• consider whether your script is stilted

Naturally sounding scripts

These are transcripts of unscripted recommendations that were recorded in the street.

[practice] Here is a transcript of unscripted recommendations that were recorded in the street. Identify features of authentic speech (grammar, vocabulary, discourse, etc):




Notice the total absence of the word ‘restaurant’ (place)

Implications: So, if you’re writing a script, which of these do we include? Probably not errors, but definitely fillers?

Comments from the audience

  • Rachael Roberts: Publishers have said to her ‘you use this word too much’ – yes, but that’s the way we speak!
  • Evan Frendo: We’re used to teaching written grammar, but this is spoken grammar. People are only just becoming aware of those features (which are features and not ‘mistakes’, e.g. ‘choices which is Italian, Turkish… in the script above isn’t a ‘mistake’).
  • Ceri Jones: But these features are still being removed by editors.

Making scripts a little bit more dramatic

Check out Kurt Vonnegut’s tips for writers!

  • ‘Try it three times’ (the character tries to get something and fails two times). Or maybe seven or eight times, in which case it becomes a bit Fawlty Towers! 😀
    Example: try_3_times
  • Record the same scene twice: the straight version and the one where things don’t go smoothly – students could compare
  • Show don’t tell (make it visually interesting).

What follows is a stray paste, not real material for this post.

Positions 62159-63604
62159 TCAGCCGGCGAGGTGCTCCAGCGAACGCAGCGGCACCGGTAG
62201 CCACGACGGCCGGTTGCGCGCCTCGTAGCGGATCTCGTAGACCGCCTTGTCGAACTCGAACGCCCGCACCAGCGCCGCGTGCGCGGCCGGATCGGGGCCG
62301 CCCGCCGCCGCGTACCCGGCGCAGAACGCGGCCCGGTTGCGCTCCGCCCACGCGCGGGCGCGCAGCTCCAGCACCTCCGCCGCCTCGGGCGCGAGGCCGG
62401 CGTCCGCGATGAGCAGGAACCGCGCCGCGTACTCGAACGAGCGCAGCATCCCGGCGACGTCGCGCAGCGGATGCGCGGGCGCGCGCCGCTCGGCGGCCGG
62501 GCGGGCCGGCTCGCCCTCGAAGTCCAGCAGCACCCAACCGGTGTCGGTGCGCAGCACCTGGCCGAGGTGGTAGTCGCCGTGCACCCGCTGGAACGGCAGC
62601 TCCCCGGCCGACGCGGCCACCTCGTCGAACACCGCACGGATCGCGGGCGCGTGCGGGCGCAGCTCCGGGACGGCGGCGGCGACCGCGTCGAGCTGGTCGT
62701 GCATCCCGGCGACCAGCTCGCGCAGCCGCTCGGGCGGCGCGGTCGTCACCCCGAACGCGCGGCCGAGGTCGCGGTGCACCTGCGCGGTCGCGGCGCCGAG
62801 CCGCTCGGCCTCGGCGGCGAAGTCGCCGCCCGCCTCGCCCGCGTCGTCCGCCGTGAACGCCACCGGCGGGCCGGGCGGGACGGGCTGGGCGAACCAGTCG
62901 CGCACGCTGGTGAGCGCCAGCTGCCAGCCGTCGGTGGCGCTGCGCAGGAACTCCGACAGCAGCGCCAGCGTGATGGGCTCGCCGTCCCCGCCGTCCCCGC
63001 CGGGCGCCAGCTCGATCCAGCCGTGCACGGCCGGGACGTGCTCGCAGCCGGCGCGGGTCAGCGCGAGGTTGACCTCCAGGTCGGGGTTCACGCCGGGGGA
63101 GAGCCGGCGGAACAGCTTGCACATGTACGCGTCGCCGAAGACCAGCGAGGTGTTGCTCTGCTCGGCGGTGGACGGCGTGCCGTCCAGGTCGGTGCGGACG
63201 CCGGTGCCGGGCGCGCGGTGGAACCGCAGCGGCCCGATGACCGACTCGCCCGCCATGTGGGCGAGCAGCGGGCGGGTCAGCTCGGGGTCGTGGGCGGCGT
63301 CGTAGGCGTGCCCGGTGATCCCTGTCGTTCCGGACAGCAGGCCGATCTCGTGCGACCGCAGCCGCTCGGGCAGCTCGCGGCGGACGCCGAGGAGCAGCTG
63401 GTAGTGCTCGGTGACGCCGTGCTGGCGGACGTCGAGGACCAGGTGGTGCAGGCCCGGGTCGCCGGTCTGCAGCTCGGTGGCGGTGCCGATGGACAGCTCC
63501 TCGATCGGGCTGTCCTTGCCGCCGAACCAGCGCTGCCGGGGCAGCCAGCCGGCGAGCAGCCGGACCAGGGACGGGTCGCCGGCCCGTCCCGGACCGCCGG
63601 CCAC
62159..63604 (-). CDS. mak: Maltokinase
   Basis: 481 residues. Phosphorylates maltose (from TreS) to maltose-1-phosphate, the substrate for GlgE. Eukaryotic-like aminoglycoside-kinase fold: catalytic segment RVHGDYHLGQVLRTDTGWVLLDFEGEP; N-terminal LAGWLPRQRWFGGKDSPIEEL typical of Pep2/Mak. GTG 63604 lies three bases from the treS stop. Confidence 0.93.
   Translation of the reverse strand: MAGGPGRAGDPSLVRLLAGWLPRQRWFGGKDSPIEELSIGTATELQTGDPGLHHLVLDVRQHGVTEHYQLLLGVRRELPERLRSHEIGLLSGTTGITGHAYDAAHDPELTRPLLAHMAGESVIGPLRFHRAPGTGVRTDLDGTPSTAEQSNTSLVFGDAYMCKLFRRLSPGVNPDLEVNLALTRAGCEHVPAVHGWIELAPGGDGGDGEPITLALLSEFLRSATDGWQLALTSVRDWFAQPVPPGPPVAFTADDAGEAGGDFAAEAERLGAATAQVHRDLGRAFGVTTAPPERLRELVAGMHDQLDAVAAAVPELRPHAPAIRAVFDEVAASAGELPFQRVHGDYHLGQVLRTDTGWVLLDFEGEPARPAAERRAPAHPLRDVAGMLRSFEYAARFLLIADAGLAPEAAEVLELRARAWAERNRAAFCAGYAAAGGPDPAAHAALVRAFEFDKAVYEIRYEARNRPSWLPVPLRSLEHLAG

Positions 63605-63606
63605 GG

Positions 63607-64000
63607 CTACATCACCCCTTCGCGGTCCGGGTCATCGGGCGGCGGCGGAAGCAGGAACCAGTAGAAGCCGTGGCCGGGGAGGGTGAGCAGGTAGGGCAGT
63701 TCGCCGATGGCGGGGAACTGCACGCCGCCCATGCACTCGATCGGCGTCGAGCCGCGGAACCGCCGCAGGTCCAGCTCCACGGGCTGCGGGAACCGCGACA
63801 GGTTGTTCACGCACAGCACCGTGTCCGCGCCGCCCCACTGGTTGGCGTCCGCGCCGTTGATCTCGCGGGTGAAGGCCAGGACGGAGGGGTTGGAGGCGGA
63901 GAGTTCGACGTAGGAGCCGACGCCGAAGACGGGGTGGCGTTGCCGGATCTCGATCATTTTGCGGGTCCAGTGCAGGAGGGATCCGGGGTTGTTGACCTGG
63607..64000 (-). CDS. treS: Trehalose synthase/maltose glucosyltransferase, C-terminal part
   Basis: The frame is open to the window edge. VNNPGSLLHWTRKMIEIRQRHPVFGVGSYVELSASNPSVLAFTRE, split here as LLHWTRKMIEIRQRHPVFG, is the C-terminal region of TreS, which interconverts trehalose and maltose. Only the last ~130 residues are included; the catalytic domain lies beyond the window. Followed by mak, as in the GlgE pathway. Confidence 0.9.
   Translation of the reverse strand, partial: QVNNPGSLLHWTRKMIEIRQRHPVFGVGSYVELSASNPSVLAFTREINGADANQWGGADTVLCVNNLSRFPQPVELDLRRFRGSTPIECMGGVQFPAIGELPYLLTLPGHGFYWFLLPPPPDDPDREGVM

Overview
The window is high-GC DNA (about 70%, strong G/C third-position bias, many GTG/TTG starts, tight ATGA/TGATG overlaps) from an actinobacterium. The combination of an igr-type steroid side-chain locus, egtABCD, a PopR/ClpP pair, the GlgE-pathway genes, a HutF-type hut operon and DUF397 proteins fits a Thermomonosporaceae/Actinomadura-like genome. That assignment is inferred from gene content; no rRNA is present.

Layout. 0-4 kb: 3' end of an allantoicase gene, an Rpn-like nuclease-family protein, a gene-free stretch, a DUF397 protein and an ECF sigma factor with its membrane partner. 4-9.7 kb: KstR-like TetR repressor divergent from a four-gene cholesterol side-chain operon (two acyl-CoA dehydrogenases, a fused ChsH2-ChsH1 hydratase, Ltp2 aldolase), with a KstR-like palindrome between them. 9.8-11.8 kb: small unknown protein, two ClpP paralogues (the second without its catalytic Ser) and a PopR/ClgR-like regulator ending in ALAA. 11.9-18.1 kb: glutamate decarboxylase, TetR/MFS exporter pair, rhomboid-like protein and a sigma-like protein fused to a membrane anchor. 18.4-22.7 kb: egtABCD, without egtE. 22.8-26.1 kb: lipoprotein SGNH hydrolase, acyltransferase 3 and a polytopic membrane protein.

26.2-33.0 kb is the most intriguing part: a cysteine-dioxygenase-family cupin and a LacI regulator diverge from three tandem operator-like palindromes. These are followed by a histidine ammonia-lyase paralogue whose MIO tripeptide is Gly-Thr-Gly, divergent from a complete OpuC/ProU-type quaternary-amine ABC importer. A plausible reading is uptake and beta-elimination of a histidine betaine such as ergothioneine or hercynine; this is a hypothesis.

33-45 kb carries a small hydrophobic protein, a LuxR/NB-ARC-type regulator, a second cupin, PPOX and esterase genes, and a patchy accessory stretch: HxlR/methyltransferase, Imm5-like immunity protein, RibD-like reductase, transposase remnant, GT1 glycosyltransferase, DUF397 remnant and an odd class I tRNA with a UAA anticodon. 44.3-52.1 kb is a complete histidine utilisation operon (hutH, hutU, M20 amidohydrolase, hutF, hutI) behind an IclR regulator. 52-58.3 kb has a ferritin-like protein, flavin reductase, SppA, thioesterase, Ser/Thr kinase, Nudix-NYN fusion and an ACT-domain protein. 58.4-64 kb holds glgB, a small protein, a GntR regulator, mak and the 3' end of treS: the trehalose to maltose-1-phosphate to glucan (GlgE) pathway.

[practice] Improve this very dull script applying the ‘try it three times’ rule:


Our group came up with:

  • Make someone refuse
    Sorry I’m rushing to a meeting. Maybe such and such could help you.
    Sorry, I’ve got a bad back.
  • Think through the characters: what’s going on in their lives? Why do they need to move that box?

John Hughes’s final version:


One reservation voiced by the audience:

  • But students want simple stuff that they can learn by heart.

Spoken language, spoken discourse and materials that exploit natural communication are my favourite topics ever, so I really like the idea of getting people to record target tasks and then use the language they produce to inform materials/reuse their scripts. I tried a version of this once while creating materials for a Delta lesson – asking two colleagues to chat about inventions that are likely to make a difference in the long run, just to see what modals and functional language would come up in a conversation – and I really liked the results, because I instantly saw some discourse patterns and lexis accompanying target grammar (E.g. ‘that’s very unlikely to happen. Not in a million years‘). I’d love to be able to do this more – though being in non English speaking environment doesn’t help. I can’t walk into the street and ask a passer-by where to eat, so I normally end up searching for authentic language on youtube – more often than not, without much success. So that’s definitely an idea to bear in mind, but I’m not sure how applicable it is to my context. The last part of the workshop, on the other hand, was truly universal, and I loved the ideas that sprung up from the ‘Three tries’ technique, and especially the idea that ELT materials writers should sometimes check out advice for fiction writers. 🙂